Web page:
Customer safety is a top priority and we take prompt action to protect customers when we are aware of a safety concern. As the CPSC’s own complaint acknowledges, for the vast majority of the products in question, Amazon already immediately removed the products from our store, notified customers about potential safety concerns, advised customers to destroy the products, and provided customers with full refunds. For the remaining few products in question, the CPSC did not provide Amazon with enough information for us to take action and despite our requests, CPSC has remained unresponsive. Amazon has an industry-leading recalls program and we have further offered to expand our capabilities to handle recalls for all products sold in our store, regardless of whether those products were sold or fulfilled by Amazon or third-party sellers. We are unclear as to why the CPSC has rejected that offer or why they have filed a complaint seeking to force us to take actions almost entirely duplicative of those we’ve already taken.
Risk of fire, electrocution, and carbon monoxide
Over 30 sellers offered the defective hair dryers, and consumers bought “approximately 398,187” of them for $20 to $70 each, the CPSC wrote. They were sold between June 10, 2019, and March 9, 2021. The handheld hair dryers “lack an immersion protection device integral to the power cord,” violating a federal safety rule, and thus “present a significant electric shock and electrocution hazard to users,” the CPSC said.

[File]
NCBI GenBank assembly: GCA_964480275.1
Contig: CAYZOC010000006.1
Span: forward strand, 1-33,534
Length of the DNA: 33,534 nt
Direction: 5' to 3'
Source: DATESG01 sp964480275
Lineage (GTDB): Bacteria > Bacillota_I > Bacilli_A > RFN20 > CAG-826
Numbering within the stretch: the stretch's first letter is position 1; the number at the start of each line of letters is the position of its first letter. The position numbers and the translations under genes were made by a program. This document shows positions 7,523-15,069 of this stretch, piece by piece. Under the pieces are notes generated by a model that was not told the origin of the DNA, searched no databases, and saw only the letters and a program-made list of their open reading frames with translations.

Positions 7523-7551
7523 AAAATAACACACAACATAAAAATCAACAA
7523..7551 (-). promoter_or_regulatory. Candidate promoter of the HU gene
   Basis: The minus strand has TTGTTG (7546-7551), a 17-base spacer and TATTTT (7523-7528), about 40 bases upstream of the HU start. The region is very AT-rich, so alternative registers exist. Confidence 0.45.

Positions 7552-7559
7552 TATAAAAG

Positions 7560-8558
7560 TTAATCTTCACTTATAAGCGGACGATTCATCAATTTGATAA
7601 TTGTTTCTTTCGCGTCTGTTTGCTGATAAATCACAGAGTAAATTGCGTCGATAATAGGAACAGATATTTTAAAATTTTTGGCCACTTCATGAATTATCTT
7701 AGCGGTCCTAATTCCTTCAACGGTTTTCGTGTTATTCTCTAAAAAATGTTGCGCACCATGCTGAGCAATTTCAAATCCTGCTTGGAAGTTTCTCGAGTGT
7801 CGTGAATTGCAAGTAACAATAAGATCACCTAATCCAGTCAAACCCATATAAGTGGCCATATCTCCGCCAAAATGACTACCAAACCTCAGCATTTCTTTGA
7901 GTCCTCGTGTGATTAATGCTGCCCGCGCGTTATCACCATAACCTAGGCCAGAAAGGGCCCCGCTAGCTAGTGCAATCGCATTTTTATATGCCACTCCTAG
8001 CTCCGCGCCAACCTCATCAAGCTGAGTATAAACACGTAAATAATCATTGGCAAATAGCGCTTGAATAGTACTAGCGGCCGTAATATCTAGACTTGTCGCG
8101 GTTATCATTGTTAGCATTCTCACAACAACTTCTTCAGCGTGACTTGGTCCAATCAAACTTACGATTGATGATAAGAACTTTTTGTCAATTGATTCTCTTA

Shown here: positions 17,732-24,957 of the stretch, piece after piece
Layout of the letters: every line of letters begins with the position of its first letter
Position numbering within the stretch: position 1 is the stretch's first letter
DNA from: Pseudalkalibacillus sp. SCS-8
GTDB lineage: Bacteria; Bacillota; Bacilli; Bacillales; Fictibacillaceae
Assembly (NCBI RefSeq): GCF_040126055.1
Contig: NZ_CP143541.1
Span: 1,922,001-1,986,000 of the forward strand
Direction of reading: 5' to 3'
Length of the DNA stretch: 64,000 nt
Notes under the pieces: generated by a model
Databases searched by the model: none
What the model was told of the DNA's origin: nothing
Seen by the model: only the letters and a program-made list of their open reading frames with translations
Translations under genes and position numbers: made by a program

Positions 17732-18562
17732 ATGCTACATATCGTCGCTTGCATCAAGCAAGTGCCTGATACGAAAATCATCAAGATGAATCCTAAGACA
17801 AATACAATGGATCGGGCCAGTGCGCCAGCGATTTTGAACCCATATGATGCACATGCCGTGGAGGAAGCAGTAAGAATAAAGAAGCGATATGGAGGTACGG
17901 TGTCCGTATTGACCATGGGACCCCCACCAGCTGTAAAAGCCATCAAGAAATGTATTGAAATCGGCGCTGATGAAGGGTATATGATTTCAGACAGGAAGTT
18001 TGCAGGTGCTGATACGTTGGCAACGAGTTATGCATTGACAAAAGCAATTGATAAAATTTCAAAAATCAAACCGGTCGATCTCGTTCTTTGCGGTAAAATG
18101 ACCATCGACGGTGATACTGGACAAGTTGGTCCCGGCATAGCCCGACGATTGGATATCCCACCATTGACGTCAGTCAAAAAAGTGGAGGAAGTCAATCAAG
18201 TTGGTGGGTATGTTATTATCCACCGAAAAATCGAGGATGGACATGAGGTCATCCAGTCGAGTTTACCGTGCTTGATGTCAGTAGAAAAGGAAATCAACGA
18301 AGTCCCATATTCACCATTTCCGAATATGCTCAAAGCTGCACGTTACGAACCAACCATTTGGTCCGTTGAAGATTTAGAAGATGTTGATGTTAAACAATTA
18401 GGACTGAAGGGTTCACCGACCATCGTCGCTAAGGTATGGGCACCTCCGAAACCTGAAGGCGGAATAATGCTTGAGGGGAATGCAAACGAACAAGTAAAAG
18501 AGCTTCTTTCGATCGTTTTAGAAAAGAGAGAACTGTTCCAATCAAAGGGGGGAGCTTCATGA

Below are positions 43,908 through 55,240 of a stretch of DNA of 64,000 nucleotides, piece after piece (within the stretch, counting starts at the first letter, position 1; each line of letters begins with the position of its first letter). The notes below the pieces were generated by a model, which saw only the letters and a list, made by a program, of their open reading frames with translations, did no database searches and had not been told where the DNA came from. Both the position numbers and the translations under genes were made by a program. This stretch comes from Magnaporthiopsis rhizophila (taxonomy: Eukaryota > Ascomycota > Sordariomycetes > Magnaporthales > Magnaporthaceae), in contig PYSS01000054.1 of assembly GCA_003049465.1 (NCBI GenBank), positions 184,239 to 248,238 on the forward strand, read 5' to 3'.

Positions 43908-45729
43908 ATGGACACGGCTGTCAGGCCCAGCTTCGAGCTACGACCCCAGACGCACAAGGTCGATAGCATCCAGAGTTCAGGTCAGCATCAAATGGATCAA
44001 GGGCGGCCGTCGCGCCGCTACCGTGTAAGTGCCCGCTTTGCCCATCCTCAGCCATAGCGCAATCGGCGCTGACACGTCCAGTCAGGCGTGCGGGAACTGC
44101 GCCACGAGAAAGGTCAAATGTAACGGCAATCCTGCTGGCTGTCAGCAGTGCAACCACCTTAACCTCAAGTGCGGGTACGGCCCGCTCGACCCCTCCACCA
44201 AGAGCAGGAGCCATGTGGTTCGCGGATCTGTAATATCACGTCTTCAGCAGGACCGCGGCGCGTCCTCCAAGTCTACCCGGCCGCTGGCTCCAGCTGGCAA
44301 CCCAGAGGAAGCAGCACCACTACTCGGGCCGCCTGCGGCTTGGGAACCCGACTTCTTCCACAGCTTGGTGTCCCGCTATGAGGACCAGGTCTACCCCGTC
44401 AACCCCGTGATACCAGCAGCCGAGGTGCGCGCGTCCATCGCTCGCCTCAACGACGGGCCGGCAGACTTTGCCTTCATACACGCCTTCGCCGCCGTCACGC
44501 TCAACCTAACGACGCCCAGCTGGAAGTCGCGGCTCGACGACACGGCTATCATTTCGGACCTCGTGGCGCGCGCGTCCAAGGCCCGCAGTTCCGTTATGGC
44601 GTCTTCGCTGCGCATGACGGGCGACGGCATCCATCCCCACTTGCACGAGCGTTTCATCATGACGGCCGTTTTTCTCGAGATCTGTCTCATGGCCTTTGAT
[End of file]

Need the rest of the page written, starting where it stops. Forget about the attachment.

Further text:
The flammable children’s sleepwear garments were made by sellers called HOYMN, IDGIRLS, Home Swee, and Taiycyxgan and had product names including phrases such as “Little Girl’s Lace Cotton Nightgowns,” “Princess Sleepwear for Toddlers,” “Boy’s Plush Fleece Robe Shawl Skull,” and “Hooded Spacecraft Printed Soft Kids Bathrobe for Boy.” The kids’ sleepwear items sold for between $15 and $30 each.
“The children’s sleepwear garments have been tested by CPSC staff and fail to meet the flammability requirements for children’s sleepwear as required under the Flammable Fabrics Act,” the complaint said. Amazon distributed the products via FBA starting in May 2019 and “removed the ASINs for the children’s sleepwear garments” between January and April 2020, the complaint said.
The CPSC noted that most burn incidents involving kids’ sleepwear occur while children are awake and that the “primary hazard is ignition of the sleepwear by contact with hot surfaces and/or small open-flame ignition sources, such as stove elements, matches, and lighters.” Standards require that “children’s sleepwear garments stop burning when the flame source is removed.”
Amazon distributed defective carbon monoxide detectors made by sellers named WJZXTEK, Zhenzhou Winsen Electronics Technology Company, and BQQZHZ, the CPSC said. They were sold between February 9, 2018, and November 23, 2020, and 24,632 were sold to consumers at prices of $9 to $13.
“The carbon monoxide detectors have been tested by CPSC technical staff and failed to activate when carbon monoxide gas is present… The carbon monoxide detectors are defective because they fail to detect carbon monoxide and alarm consumers,” the complaint said.
The CPSC said that “Amazon removed the ASINs for certain of the Subject Products,” but it’s not clear which products have not been removed by Amazon.